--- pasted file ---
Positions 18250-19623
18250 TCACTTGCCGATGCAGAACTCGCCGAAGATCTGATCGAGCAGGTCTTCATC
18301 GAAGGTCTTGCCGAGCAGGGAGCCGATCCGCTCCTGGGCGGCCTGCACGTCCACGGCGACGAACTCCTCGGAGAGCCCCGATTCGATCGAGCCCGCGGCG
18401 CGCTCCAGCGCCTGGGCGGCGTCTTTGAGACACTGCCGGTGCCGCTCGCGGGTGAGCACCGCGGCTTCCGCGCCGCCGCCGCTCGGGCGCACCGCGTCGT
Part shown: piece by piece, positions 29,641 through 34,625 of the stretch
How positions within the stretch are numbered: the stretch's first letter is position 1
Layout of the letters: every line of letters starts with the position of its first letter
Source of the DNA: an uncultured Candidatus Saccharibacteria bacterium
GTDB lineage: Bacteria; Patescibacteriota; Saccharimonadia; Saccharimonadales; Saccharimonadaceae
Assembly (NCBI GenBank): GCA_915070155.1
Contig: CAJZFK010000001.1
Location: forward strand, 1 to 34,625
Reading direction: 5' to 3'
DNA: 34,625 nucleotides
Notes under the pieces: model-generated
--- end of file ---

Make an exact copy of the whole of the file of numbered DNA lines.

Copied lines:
Positions 18250-19623
18250 TCACTTGCCGATGCAGAACTCGCCGAAGATCTGATCGAGCAGGTCTTCATC
18301 GAAGGTCTTGCCGAGCAGGGAGCCGATCCGCTCCTGGGCGGCCTGCACGTCCACGGCGACGAACTCCTCGGAGAGCCCCGATTCGATCGAGCCCGCGGCG
18401 CGCTCCAGCGCCTGGGCGGCGTCTTTGAGACACTGCCGGTGCCGCTCGCGGGTGAGCACCGCGGCTTCCGCGCCGCCGCCGCTCGGGCGCACCGCGTCGT
Part shown: piece by piece, positions 29,641 through 34,625 of the stretch
How positions within the stretch are numbered: the stretch's first letter is position 1
Layout of the letters: every line of letters starts with the position of its first letter
Source of the DNA: an uncultured Candidatus Saccharibacteria bacterium
GTDB lineage: Bacteria; Patescibacteriota; Saccharimonadia; Saccharimonadales; Saccharimonadaceae
Assembly (NCBI GenBank): GCA_915070155.1
Contig: CAJZFK010000001.1
Location: forward strand, 1 to 34,625
Reading direction: 5' to 3'
DNA: 34,625 nucleotides
Notes under the pieces: model-generated